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Feds announce four new passport service sites as backlog continues

New passport offices open

The federal government is adding new passport service locations across Canada as a backlog in processing applications continues.

Social Development Minister Karina Gould announced Wednesday that people can now apply for and pick up passports at Service Canada centres in Red Deer, Alta., Sault Ste. Marie, Ont., Trois-Rivières, Que., and Charlottetown, P.E.I.

Nearly 1.1 million applications for new and renewed passports have been filed since April as pandemic restrictions loosen and Canadians resume travelling.

More than one-quarter of those hadn't yet been processed as of early this month.

Government statistics show the system is starting to catch up with demand, as the gulf between the number of passport applications each month versus the number of passports issued is getting smaller.

But a large backlog remains.

In the first week of August, the number of passports issued within 40 business days of an application fell to 72 per cent from 81 per cent the week before.

Those numbers aren't materially better than the topline figures for late June, when Prime Minister Justin Trudeau was forced to respond to growing complaints and called the system's performance "unacceptable."

The week of June 20, the percentage of passports being issued within 40 business days was 76 per cent.

Call centre wait times have gone down significantly in the interim and "triage measures" were implemented at 17 passport offices to mitigate in-person headaches.

Still, delays remain as walk-ins at most offices are limited and many Canadians wait weeks or months before being able to get an appointment.

Urgent services for people who can prove they need a passport within 48 hours are only available in bigger urban centres — Toronto, Montreal, Vancouver, Calgary, Edmonton, Gatineau and Quebec City.

Proof of upcoming travel is also required to get service within two months at offices with 10-day processing times, including those announced Wednesday.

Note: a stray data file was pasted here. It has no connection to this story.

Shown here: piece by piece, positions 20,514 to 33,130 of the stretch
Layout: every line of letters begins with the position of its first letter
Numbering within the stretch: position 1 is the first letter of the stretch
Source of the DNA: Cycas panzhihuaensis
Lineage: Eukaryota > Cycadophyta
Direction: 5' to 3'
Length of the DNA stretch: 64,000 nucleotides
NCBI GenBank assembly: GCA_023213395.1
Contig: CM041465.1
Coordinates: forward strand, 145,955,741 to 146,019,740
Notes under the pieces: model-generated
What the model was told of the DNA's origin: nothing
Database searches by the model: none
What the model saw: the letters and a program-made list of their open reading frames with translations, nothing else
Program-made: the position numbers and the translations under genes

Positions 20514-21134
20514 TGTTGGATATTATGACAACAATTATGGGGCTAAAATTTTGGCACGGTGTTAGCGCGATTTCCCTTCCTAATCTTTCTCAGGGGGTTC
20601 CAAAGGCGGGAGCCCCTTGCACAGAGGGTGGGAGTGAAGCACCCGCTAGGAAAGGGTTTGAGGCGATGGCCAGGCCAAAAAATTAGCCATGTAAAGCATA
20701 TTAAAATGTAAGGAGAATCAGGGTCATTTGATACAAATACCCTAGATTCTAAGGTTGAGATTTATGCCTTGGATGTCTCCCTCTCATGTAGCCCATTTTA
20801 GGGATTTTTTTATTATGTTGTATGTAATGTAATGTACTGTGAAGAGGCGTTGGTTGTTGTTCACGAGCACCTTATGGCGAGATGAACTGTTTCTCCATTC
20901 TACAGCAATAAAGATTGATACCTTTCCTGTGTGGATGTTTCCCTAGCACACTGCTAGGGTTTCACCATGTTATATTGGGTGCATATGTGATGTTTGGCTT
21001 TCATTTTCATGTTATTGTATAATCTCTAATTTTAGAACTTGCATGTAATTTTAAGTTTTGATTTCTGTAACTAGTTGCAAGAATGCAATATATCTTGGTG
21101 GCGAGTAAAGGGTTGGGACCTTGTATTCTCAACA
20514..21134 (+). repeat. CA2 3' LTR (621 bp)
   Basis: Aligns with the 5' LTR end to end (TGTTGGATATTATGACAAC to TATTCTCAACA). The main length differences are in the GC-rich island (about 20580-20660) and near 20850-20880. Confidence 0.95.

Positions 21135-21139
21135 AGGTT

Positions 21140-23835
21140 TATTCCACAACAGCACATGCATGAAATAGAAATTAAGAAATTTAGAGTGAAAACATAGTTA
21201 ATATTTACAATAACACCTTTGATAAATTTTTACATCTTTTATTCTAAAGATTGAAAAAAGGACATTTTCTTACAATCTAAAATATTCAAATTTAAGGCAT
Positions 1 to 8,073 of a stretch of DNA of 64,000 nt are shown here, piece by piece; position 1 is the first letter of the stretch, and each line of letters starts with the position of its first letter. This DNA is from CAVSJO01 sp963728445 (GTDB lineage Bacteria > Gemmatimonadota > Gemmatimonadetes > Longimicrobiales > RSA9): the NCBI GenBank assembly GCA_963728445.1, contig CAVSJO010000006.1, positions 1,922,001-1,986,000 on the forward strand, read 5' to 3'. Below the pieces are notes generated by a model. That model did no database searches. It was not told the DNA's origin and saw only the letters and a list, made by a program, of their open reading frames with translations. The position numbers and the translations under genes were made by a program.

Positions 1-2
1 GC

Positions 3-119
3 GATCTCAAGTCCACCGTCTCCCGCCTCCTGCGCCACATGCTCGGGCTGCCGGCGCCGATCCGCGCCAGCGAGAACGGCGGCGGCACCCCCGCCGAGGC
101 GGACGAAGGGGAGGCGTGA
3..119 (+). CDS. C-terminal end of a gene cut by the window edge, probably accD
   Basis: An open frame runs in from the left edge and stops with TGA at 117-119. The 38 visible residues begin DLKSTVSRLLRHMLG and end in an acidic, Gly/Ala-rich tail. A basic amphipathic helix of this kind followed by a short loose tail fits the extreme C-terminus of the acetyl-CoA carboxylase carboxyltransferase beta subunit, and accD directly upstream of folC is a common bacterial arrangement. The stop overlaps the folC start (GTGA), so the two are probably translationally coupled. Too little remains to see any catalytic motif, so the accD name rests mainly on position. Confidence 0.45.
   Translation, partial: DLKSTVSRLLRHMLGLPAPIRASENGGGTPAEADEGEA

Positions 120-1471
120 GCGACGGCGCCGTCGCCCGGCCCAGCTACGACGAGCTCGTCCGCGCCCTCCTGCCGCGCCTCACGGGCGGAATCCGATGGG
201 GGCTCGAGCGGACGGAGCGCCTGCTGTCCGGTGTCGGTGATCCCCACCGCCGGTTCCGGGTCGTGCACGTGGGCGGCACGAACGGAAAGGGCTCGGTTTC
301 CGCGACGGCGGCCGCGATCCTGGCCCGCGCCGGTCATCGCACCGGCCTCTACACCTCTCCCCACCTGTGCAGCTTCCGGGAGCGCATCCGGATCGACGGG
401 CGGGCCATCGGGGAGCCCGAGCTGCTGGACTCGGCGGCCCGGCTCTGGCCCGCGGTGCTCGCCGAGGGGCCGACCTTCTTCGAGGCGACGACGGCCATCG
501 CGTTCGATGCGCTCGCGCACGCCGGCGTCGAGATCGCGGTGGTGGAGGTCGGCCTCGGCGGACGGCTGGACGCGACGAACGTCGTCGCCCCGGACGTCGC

As the backlash over the wait times continues, some reports suggest Canadians are making "fake" travel plans to show to passport officers, then cancelling their flights once their application is in the queue.

Passports from in-person applications are issued within the 10-day period 95 per cent of the time, a standard that has remained steady throughout the summer.

Gould said the government failed to predict to what extent demand would sharply spike earlier this year and wasn't prepared for a glut of mailed applications.

For passport requests sent by post, a government website currently predicts a wait of 13 weeks, plus mail time.

Since the end of July, people who have waited more than 20 business days for a mail application and who are travelling within the next 20 business days can visit Service Canada offices to ask for a transfer, making it more likely they'll get their application processed before they need to leave.

In response to demand, Service Canada added five new locations for passport services in late July: Brampton and Whitby in Ontario, Pointe-Claire in Quebec, Calgary Sundance in Alberta and Richmond in British Columbia.

The agency also ramped up staffing levels, reporting 1,936 employees in its passport workforce in early August, up from 1,785 a month earlier.

Gould said she is working on bringing passport services to nine or 10 additional offices and hopes to make more announcements soon.



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